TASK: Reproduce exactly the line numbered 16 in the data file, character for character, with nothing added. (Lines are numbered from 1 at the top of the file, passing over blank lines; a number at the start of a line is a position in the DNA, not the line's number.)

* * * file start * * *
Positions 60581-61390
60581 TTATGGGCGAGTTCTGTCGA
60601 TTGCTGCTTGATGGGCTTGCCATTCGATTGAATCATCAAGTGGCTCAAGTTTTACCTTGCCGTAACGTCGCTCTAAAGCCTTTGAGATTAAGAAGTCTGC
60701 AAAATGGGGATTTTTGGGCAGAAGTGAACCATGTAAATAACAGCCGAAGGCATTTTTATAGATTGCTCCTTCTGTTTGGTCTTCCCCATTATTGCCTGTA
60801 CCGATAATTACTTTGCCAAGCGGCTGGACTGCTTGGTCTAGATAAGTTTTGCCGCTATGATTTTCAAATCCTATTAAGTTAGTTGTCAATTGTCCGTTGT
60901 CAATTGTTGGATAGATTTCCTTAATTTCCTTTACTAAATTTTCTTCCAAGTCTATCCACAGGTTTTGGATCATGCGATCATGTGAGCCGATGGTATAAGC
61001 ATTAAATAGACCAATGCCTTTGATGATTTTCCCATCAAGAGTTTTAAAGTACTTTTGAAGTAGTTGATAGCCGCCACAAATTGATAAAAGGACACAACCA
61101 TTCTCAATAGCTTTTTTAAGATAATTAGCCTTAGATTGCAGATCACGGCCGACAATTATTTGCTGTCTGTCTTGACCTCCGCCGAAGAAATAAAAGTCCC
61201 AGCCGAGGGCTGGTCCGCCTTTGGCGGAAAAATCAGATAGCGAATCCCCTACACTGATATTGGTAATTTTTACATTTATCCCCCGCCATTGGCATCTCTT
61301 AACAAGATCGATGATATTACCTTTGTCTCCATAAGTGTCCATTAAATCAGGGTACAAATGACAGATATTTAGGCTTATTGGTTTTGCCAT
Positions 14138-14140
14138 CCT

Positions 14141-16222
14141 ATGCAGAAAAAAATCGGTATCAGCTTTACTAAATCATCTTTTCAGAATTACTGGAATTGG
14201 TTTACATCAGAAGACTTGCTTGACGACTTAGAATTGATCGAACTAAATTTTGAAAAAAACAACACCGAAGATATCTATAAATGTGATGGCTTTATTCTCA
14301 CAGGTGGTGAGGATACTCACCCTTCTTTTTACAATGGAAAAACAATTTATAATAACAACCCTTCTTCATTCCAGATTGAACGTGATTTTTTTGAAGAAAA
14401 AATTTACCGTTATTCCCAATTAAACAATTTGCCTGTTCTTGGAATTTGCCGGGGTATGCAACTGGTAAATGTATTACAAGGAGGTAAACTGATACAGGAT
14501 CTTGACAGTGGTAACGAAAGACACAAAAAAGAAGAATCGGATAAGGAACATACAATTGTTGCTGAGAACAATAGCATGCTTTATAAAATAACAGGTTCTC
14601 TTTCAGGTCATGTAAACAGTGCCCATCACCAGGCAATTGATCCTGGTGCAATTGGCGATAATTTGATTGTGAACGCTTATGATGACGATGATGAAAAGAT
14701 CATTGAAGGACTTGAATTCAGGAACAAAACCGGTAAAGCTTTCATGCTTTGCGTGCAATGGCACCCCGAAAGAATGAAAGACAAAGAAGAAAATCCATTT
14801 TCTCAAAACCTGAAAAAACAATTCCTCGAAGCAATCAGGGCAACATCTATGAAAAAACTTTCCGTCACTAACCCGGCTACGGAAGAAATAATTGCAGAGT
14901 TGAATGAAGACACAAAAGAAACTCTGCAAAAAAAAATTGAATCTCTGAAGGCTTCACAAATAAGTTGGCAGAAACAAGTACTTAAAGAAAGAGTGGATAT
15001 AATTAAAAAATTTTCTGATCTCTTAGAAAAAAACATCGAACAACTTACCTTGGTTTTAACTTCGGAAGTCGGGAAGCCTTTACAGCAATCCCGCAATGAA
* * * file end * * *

14301 CAGGTGGTGAGGATACTCACCCTTCTTTTTACAATGGAAAAACAATTTATAATAACAACCCTTCTTCATTCCAGATTGAACGTGATTTTTTTGAAGAAAA